Hopefully, you start with a few basics like:

  • What do I want to accomplish?
  • How do I measure success?
  • Who am I targeting?
  • What does my target group do online and what tools do they use (and for what)?
  • What is my competition doing?  (and what do companies outside my vertical that I want to emulate do)

Once you know those things, you can start looking at different areas of focus.  The key ones that jump to mind for me are:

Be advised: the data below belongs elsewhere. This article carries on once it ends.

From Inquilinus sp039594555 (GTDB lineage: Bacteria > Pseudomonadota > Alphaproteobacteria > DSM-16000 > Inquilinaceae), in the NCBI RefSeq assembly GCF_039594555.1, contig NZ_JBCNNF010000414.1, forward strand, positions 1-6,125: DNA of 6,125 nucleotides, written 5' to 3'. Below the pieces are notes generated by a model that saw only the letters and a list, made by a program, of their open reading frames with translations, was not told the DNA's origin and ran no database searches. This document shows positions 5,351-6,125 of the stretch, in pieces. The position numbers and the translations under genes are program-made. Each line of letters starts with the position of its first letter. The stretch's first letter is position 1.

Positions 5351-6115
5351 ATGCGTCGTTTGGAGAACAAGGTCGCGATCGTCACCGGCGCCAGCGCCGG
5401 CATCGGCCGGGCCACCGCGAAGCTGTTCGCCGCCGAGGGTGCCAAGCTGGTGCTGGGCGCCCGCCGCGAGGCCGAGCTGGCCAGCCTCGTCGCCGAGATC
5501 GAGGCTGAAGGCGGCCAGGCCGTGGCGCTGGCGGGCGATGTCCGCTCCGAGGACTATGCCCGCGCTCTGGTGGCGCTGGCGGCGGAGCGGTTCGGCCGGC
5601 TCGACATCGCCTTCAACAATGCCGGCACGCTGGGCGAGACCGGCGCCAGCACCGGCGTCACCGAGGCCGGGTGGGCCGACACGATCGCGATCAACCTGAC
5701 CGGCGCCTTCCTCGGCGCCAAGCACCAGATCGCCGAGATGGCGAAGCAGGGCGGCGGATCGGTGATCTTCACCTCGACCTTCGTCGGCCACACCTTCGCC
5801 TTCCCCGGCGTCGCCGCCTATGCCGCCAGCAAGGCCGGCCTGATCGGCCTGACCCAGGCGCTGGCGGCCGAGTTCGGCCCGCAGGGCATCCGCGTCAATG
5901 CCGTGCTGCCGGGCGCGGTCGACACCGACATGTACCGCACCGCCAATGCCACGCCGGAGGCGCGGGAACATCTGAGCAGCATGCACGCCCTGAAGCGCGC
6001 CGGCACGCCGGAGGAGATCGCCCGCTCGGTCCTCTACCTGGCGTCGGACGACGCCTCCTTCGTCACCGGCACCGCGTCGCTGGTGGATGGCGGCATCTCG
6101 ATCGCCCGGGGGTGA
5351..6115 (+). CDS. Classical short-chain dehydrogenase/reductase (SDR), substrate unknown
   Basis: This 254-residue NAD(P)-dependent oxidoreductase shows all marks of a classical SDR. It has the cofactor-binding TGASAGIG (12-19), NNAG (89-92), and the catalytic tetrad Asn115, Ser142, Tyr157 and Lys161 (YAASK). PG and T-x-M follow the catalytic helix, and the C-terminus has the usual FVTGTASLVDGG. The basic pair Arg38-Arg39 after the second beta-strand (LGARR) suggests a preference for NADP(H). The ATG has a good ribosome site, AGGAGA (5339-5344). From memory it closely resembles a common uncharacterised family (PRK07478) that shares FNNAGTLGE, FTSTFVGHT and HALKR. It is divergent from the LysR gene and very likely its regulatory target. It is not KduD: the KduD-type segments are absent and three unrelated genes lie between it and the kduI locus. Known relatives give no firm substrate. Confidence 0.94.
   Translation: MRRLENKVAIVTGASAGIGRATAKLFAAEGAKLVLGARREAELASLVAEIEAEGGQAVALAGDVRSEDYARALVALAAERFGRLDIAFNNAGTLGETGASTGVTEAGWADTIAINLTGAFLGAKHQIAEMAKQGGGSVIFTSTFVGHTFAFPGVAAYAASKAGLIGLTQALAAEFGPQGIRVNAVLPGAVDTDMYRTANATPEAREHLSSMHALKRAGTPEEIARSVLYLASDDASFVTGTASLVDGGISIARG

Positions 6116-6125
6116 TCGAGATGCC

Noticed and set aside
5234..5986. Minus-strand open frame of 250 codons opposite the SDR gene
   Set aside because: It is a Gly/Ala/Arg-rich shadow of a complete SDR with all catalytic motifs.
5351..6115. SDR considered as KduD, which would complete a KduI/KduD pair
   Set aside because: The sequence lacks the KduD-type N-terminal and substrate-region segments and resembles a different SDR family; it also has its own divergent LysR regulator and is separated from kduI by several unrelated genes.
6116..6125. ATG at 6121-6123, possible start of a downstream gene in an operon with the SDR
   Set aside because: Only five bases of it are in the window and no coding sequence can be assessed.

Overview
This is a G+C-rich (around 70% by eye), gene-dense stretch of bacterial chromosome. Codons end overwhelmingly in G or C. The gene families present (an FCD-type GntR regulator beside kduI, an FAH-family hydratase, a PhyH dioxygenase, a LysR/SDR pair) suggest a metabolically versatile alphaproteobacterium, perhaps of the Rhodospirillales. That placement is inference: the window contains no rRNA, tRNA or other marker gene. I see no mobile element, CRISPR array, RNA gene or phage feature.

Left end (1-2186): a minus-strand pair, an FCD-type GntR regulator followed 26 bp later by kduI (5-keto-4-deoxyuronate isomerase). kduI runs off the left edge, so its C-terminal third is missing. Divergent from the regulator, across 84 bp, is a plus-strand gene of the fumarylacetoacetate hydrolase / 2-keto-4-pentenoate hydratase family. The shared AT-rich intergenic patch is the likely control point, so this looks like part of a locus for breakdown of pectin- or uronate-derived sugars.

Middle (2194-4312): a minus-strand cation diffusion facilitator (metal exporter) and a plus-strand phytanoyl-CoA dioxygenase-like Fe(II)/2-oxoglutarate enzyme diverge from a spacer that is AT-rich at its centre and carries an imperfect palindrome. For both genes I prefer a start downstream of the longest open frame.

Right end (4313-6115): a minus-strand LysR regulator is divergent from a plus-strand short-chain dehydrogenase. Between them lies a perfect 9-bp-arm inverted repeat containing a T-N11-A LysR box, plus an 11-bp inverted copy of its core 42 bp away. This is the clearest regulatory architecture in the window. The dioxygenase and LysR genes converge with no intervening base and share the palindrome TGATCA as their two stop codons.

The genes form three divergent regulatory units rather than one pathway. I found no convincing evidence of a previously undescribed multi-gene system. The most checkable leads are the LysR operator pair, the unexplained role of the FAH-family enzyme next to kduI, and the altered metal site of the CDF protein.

• Search engine optimization
  • Brand monitoring (e.g., Radian6)
  • Content creation (blogging, Twitter, Facebook, Google+, LinkedIn)
  • Moderation and involvement with social networking (e.g., PatientsLikeMe, DiabetesMine)
  • Tele-monitoring / telemedicine
  • Electronic prescribing / EMR / PHR
  • Digital couponing / incentives
  • Gamification
  • Mobile applications
  • SMS
  • QR codes
  • Augmented reality

But, I’m sure there are others…suggestions on what I’m missing?